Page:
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Water, agriculture and environment

The word water is increasingly associated with the word crisis. There are now people speaking about of water as the new petrol, predicting a future of scarcity. In fact, the finite nature of our water resources and rising consumption are a crucial test that we must face, but personally I do not share the apocalyptic tone of some analysis. I am led to believe that they have a defect, the same of the analysis of many who have previously announced the imminent end of another natural resource, only to be contradicted by the facts. Their limit is that they fail to take into adequate account of the most powerful tool we have: human ingenuity. Not only it is possible and necessary to reduce waste, linked to the presence of obsolete equipment that determine the high losses in our water mains.
It is also possible and necessary to find more intelligent and efficient ways to use the natural resources, beginning with water. Moving towards more sustainable industrial and agricultural processes does not necessarily mean that we should take a step back in terms of development. Sustainability and development can be happily married through innovation. A striking example is represented by the current research, carried out in various countries around the world, to develop plants capable of maintaining high yields even under extreme conditions (like droughts), allowing savings on irrigation, to extend the arable land, to provide a safety net in front the uncertainties of climate change. It is no coincidence that Kofi Annan, when he still was the UN Secretary General called for a blue revolution in agriculture.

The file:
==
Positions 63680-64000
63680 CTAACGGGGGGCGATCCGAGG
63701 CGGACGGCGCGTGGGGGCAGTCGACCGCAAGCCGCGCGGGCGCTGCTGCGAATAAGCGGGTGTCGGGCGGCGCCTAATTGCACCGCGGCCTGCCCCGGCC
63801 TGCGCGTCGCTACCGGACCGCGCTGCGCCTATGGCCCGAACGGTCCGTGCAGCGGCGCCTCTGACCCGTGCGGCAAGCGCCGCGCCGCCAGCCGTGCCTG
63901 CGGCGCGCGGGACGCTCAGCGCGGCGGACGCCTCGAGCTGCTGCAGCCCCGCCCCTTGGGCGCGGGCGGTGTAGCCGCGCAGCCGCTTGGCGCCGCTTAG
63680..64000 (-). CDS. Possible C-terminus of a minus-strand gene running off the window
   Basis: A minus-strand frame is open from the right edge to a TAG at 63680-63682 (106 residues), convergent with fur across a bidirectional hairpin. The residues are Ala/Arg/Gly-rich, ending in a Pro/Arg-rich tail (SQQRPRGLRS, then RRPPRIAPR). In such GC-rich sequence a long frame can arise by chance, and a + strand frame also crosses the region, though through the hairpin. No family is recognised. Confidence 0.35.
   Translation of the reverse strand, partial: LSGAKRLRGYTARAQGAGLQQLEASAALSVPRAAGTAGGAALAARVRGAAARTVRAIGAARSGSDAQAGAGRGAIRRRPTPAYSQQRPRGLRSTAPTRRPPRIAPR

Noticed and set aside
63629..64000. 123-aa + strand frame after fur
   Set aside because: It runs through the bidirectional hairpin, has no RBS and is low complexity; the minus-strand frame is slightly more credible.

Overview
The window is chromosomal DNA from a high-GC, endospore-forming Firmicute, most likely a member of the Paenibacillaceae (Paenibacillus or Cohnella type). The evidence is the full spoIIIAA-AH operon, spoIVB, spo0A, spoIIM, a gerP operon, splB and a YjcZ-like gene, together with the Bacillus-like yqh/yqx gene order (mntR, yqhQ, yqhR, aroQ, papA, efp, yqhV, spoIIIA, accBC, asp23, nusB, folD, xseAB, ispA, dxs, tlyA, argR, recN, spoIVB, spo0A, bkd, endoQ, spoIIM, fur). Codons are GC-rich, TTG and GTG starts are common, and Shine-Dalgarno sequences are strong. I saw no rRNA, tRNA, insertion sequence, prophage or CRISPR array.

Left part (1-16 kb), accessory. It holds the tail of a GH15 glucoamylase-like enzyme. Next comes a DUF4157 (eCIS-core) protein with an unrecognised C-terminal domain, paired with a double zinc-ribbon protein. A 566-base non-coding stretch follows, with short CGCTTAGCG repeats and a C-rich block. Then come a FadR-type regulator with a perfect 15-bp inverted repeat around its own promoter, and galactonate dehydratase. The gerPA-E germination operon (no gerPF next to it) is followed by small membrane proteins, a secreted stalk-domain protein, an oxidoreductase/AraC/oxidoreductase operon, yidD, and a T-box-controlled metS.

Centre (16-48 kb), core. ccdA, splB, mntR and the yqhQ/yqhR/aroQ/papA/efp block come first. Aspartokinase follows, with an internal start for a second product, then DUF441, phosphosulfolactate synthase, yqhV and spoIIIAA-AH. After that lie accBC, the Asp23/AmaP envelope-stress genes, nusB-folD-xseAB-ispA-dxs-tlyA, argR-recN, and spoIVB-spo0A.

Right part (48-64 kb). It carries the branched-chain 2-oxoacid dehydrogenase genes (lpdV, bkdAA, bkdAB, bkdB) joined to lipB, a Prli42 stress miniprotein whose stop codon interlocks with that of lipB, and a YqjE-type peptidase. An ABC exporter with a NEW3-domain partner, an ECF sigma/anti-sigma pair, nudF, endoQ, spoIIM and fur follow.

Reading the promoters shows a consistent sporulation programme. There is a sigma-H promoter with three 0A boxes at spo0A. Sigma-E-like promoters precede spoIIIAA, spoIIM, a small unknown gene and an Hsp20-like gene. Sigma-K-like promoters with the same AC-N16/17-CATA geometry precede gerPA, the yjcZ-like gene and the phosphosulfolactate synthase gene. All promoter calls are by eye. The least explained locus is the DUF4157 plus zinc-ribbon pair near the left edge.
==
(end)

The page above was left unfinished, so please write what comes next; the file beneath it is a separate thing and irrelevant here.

The amount of water available is not increasing, but the planet's inhabitants and also the per capita consumption is increasing. The growing tendency to seek a rich and varied diet will inevitably lead to an intensification of pressure on our natural resources. It is estimated that the water needed to produce one kg of beef, for example, is nearly four times higher than what it takes to get the same amount of chicken. For a glass of orange juice we consume five times more water than for a cup of tea.
As you know, in Italy about 50% of available freshwater is used for agriculture, compared with 25% industry and 15% for domestic use. If it is true that farming exerts considerable pressure on the water resources, it is also true that the irrigation authorities determine a positive impact on the environment.
They in fact have a very important function for the land, producing benefits for the hydro-geological asset and are a vital key for the environment. In addition to the primary water supply, irrigation channels constitute a system of water regulation and an integral part of cultural and social heritage of many regions, think about the Po and the Venetian plain, where the diffusion of the irrigation network features and marks the landscape. I feel that extremely today's initiative is interesting and useful: it aims to help develop a water policy designed to maximize efficiency, with significant economic and ecological benefits.

Source: Agricoltura italiana on line

by S. C.
06 march 2011, World News > Italy